The battle continued. One week Chin Tsong would be desperately hard pressed, with the ominous word bankruptcy ringing in his ears; the next he would strike it rich with a big steamer freight - or the promise of one. On several occasions he was, said Rangoon, "at the end of his tether, shedding copious tears;" at other times he was in the millionaire bracket, entertaining lavishly at the Rangoon race track. When he was broke the directors refused to treat him harshly; when he was flush they went for him again.
The company was always trying to find ways to help him, even to the extent of advising him about his income tax returns, his property dealings, and his match factory, the products of which so delighted the Viceroy of India, Lord Chelmsford, that he prohibited the use of any other make at Government House. "I always use them", said Adam Ritchie, of Finlay Fleming & Co., and so does the Governor". When his eldest son was married the whole of the European and Eurasian population of Rangoon was present at the ceremony, which took place at Chin Tsong’s newly-built palace on the Kokine Road.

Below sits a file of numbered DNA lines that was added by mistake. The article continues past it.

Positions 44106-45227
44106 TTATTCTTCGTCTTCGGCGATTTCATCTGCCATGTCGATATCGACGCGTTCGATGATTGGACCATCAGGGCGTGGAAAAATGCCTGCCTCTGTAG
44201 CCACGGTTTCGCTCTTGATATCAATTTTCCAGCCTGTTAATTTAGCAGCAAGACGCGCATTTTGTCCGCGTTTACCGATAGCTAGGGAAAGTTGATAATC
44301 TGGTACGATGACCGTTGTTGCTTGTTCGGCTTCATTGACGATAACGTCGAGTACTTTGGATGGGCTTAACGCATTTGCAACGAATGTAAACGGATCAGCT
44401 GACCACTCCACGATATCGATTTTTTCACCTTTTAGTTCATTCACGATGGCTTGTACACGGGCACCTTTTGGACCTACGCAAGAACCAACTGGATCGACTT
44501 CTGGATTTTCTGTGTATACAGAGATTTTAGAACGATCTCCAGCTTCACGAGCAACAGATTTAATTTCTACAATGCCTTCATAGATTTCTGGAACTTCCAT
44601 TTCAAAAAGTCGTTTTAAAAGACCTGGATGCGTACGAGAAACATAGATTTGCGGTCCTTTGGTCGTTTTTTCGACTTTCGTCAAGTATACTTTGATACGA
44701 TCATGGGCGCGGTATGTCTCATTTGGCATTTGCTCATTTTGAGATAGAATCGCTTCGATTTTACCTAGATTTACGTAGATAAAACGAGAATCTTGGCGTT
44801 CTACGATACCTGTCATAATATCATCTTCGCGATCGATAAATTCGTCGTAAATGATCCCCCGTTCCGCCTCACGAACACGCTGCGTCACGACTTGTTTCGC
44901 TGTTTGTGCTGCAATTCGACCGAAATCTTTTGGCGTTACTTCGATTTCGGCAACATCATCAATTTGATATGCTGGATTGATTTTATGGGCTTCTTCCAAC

. The Burmese came on the second day, the Moslems on the third and the Chinese on the last. The Rangoon office commented darkly: "L.C.T. apparently has no intention of discussing his financial situation until this affair is over - and probably not even then".